Schizophrenics who are just resting can have higher levels of lactate. That was discovered in the 1940s. In fact, in the 1980s, researchers were injecting lactate into people who have panic disorder. Lo and behold, when they did that, it would induce a panic attack in most of the patients. It wasn’t just the needle injection, because when they injected saline, nothing happened. Injecting lactate into a vein of somebody with panic disorder can precipitate a panic attack.
What does lactate have to do with a mental disorder? Mental disorders are chemical imbalances in your brain. Neurotransmitters don’t have anything to do with lactate. Again, in many ways, my theory is nothing new. My theory builds on decades of research, but metabolism is really complicated. We’re still trying to figure it out. The brain is even more complicated, some would say. And there’s so much we still don’t know about the brain.
You put those two fields together, and it’s just a mess. It’s overwhelming. There’s no way anybody can figure this out. Lots of researchers are just waiting on better computers, because better computers will have the computing power to figure this puzzle out. And that’s where the field has been. I am really hoping that my book will change all of that and bring a big-picture clarity to these issues.
Ben Grynol: You highlighted the one statistic about how the brain is roughly 2% of our body mass, but takes up about 20% of our energy use in a resting state. I’m thinking, “How much fuel does the brain need?”
We’ll get into mitochondria, the energy factories of the body. If they’re not working well, what do you think is happening in the brain? There are some really interesting things you brought up around the bidirectional relationships between diabetes and certain conditions like depression and schizophrenia. One doesn’t cause the other, but which came first? We don’t know.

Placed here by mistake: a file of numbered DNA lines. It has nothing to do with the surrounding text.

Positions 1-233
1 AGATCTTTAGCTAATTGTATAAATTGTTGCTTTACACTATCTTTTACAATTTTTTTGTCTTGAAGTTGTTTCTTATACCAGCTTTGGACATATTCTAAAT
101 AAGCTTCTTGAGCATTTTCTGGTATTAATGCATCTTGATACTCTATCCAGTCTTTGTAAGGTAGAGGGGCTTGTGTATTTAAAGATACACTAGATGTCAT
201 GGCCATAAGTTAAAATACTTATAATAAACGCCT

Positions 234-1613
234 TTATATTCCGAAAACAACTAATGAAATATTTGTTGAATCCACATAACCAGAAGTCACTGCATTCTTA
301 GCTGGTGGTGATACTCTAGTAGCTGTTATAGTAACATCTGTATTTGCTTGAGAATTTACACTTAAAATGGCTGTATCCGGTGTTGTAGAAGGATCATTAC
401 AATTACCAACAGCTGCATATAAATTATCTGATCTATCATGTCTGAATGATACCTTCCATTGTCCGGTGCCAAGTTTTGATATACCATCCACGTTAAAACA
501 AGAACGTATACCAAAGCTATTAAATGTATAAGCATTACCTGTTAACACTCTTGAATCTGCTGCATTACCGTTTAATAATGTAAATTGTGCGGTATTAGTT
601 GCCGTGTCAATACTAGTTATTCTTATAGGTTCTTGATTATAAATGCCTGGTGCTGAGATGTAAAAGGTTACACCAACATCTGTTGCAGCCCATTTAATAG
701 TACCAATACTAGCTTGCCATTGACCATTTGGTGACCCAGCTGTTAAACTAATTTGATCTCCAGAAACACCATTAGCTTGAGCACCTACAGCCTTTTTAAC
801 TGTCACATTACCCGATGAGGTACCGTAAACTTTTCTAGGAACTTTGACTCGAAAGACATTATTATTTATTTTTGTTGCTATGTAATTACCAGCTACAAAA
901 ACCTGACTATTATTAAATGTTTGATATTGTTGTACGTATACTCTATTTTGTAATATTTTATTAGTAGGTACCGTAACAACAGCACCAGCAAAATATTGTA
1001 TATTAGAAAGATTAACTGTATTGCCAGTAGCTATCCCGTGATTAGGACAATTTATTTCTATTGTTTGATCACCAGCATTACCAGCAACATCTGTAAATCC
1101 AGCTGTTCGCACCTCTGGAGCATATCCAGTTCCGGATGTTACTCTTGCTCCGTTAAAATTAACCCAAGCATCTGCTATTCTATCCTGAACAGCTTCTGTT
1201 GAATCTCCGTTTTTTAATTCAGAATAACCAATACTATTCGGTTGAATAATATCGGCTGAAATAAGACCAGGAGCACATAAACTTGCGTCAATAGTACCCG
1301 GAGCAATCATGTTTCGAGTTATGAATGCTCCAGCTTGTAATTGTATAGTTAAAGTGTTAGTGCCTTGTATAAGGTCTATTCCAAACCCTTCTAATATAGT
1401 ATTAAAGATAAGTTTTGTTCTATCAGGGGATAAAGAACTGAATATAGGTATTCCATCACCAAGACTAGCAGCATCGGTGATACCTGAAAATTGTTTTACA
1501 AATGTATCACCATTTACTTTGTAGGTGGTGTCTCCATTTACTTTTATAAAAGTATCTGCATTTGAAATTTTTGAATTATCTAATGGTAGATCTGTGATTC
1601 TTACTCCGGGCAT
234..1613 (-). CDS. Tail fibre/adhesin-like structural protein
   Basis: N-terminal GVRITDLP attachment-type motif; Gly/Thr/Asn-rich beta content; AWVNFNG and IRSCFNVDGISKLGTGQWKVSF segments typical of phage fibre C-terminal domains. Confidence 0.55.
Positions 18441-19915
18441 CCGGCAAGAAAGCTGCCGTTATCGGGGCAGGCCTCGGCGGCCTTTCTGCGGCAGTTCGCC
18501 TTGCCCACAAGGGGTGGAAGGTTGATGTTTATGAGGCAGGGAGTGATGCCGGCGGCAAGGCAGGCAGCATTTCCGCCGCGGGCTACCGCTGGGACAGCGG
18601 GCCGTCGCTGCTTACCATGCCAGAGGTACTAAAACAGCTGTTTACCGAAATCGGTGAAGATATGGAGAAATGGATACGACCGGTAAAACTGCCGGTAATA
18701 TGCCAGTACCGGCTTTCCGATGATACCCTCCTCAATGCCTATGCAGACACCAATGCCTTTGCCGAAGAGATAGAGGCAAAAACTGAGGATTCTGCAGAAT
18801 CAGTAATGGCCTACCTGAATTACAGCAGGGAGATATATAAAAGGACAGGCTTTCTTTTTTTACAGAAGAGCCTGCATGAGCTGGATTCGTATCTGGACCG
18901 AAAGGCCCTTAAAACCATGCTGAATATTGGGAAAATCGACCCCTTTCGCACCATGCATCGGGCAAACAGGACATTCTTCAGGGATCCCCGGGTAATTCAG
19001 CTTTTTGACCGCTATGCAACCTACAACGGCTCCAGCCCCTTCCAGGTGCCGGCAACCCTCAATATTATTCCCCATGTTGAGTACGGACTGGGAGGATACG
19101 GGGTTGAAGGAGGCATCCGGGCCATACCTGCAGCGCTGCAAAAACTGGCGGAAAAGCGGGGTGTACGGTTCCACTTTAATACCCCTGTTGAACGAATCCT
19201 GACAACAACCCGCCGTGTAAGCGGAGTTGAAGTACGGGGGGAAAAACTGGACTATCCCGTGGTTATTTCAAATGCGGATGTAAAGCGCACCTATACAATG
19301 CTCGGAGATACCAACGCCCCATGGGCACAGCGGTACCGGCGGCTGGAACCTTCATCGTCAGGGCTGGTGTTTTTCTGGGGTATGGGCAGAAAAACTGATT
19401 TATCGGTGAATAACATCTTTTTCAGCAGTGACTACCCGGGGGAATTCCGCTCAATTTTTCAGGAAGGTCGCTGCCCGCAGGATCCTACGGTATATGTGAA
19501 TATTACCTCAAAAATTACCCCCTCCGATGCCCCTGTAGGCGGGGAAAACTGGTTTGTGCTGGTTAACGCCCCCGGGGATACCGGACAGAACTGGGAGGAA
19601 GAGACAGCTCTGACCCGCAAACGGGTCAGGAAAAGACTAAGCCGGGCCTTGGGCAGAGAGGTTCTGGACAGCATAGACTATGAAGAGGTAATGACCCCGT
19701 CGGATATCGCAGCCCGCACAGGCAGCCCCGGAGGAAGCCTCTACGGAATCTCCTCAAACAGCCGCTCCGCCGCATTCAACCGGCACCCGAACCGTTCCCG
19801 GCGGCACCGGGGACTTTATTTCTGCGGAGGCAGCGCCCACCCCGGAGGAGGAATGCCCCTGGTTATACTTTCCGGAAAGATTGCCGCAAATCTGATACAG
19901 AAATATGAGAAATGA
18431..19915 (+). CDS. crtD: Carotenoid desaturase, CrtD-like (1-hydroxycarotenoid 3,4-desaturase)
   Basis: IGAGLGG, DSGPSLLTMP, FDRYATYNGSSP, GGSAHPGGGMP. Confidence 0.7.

Dr. Chris Palmer: The really important take-home point about a bidirectional relationship is that when we see correlations between two variables, A and B, most people assume it’s cause and effect. People get overly simplistic. For instance, children who have a lot of screen time are more likely to have ADHD. People think, “Does screen time cause ADHD, or does ADHD cause kids to sit around and look at screens all day?” That’s an example of correlations, and people are thinking cause and effect. That’s usually where people stop.
If I look at a group of people with depression, they’re more likely to have a substance use disorder like alcoholism. But if I look at a group of alcoholics, they’re more likely to have depression.
People get into ridiculous debates. They assert that depression must cause alcoholism. That’s the prominent self-medication hypothesis out there: people become alcoholic because they’re self-medicating. They were probably depressed their whole life, and alcohol is the only thing that made them feel better and that’s why they drank. Other people go in the other direction: “No, it’s the alcohol. Alcohol’s making them depressed. Alcoholism comes first, and then depression. That’s the way it goes.”
But there’s another possibility we need to consider, that there is something downstream or upstream that actually increases the risk of a person developing both. It’s important to think that through, because that can help us see the bigger picture about cause and effect. It turns out that all mental disorders have strong bidirectional relationships with all of the other mental disorders, but it doesn’t stop there. They also have strong bidirectional relationships with all the metabolic disorders—obesity, diabetes, cardiovascular disease—plus neurological disorders like epilepsy and Alzheimer’s disease.
It sounds crazy and overwhelming, and that’s why I really take my time in the book to step people through, one by one, in what I hope is a measured way, to help them really get it. A variety of studies, epidemiological studies and others, and even some basic science studies all support the same conclusions. When we see these strong bidirectional relationships, it suggests that there is some common factor or pathway upstream from all of these different disorders that might be playing a role in their etiology.